In regard to those responsibilities, Long said Pugh, 28, was not meeting the school's expectations, largely because Pugh did not work at the school. (Long did not work at DeMatha either.)

"They had talked to him and wanted him to really communicate better in all facets," Long said. "And inherently, it wasn't part of his makeup. And he's learning that."

DeMatha officials "were really frustrated," Long said, "and feel like he just needs more time to mature and understand the role of a head coach."

While McMahon did not go beyond his "different direction" comments, he was asked what the school will look for in a new coach and gave this answer:

"We hope they're a great communicator, that they have a great knowledge of the game, a wealth of contacts both to colleges to help kids advance who want to play [in college] as well as contacts in youth leagues. You want someone who has all different things."

When Pugh was told communication issues were cited as a potential reason he might be out of a coaching job, he said, "If that's what they want to call it, sure."

Long said he thinks highly of Pugh's technical knowledge of the game and believes Pugh could go to a college program as an assistant if he doesn't remain on the high school level.

Long, like McMahon, also spoke extremely highly of Pugh's character and said, "When you're young and not part of the school, it's very difficult."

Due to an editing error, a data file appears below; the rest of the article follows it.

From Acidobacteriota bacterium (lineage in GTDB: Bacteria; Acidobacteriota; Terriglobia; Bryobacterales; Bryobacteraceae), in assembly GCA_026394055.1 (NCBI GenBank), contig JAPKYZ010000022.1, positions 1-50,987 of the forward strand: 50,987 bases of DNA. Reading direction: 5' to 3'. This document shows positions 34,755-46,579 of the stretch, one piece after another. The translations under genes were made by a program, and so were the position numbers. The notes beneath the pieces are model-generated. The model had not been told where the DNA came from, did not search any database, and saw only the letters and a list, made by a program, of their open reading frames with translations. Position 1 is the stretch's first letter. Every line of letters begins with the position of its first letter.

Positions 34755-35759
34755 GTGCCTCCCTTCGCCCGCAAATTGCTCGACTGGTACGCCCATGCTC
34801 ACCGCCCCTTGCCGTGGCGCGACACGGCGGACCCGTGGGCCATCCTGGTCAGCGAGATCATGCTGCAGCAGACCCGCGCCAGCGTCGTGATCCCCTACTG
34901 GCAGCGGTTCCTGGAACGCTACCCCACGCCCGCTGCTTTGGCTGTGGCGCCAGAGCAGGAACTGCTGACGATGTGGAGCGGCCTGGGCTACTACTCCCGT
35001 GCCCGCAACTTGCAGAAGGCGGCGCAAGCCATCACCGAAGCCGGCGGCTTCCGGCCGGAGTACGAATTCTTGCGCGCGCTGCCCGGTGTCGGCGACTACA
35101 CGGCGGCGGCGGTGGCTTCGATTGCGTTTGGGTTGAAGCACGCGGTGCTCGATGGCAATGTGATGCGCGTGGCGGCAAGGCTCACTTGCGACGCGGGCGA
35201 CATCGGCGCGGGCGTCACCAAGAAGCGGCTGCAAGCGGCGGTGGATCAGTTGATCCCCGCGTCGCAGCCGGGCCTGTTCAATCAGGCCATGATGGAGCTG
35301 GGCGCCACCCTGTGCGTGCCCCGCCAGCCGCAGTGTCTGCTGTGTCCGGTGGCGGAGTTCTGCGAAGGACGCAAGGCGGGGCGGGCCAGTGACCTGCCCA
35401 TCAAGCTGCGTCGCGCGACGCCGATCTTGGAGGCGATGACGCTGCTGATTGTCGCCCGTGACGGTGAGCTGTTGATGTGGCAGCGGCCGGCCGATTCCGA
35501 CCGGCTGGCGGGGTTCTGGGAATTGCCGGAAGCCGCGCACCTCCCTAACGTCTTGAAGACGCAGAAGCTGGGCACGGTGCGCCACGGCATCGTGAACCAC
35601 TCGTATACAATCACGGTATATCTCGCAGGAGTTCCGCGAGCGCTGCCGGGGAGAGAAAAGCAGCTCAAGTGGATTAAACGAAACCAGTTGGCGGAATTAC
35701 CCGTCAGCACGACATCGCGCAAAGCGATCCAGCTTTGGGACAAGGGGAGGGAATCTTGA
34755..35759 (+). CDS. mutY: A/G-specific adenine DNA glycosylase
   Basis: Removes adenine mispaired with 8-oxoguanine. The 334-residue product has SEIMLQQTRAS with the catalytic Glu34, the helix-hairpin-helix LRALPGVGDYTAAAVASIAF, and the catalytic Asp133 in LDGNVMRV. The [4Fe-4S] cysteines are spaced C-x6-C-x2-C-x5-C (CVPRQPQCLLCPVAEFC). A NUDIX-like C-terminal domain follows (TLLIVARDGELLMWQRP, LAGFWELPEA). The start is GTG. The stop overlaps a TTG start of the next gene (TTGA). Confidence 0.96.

St. Albans Coach Malcolm Lester One prominent area high school coach said he was shocked to hear of DeMatha's decision and, not knowing the reason for it, said the job opening will have pros and cons to prospective candidates.

"It's like DeMatha, the name of the school speaks for itself," Lester said the coach, who spoke on the condition of anonymity. "But is somebody going to want to hop in where they have a coach who's there for three years, he wins two championships, goes to the championship game and loses by a goal the other year? And by all indications, he's well-behaved - and you see all sorts of coaches who aren't - and he does things the right way, runs camps and does things in the summer, and then he's let go?

"So it gives a reason for pause."